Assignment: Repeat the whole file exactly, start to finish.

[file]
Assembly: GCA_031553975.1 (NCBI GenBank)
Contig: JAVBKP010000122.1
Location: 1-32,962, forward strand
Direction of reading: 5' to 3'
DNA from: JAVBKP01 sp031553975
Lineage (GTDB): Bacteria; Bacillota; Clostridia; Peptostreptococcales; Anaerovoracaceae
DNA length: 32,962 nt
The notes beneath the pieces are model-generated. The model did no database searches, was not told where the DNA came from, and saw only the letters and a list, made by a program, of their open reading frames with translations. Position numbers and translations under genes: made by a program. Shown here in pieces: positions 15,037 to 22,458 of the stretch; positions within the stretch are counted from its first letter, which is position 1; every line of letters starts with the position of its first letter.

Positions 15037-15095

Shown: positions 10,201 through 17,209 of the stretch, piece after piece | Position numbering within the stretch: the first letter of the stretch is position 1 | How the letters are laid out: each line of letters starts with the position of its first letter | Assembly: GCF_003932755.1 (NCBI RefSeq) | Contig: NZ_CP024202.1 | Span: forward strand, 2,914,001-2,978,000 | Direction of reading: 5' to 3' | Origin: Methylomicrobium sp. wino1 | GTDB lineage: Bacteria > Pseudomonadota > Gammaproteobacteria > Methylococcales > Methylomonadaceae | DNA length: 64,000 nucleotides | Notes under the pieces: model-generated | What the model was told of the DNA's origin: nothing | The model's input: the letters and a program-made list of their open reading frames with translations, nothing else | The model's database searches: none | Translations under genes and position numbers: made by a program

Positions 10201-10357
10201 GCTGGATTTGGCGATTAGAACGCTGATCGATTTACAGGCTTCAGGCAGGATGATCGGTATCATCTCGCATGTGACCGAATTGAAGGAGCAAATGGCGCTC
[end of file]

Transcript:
Assembly: GCA_031553975.1 (NCBI GenBank)
Contig: JAVBKP010000122.1
Location: 1-32,962, forward strand
Direction of reading: 5' to 3'
DNA from: JAVBKP01 sp031553975
Lineage (GTDB): Bacteria; Bacillota; Clostridia; Peptostreptococcales; Anaerovoracaceae
DNA length: 32,962 nt
The notes beneath the pieces are model-generated. The model did no database searches, was not told where the DNA came from, and saw only the letters and a list, made by a program, of their open reading frames with translations. Position numbers and translations under genes: made by a program. Shown here in pieces: positions 15,037 to 22,458 of the stretch; positions within the stretch are counted from its first letter, which is position 1; every line of letters starts with the position of its first letter.

Positions 15037-15095

Shown: positions 10,201 through 17,209 of the stretch, piece after piece | Position numbering within the stretch: the first letter of the stretch is position 1 | How the letters are laid out: each line of letters starts with the position of its first letter | Assembly: GCF_003932755.1 (NCBI RefSeq) | Contig: NZ_CP024202.1 | Span: forward strand, 2,914,001-2,978,000 | Direction of reading: 5' to 3' | Origin: Methylomicrobium sp. wino1 | GTDB lineage: Bacteria > Pseudomonadota > Gammaproteobacteria > Methylococcales > Methylomonadaceae | DNA length: 64,000 nucleotides | Notes under the pieces: model-generated | What the model was told of the DNA's origin: nothing | The model's input: the letters and a program-made list of their open reading frames with translations, nothing else | The model's database searches: none | Translations under genes and position numbers: made by a program

Positions 10201-10357
10201 GCTGGATTTGGCGATTAGAACGCTGATCGATTTACAGGCTTCAGGCAGGATGATCGGTATCATCTCGCATGTGACCGAATTGAAGGAGCAAATGGCGCTC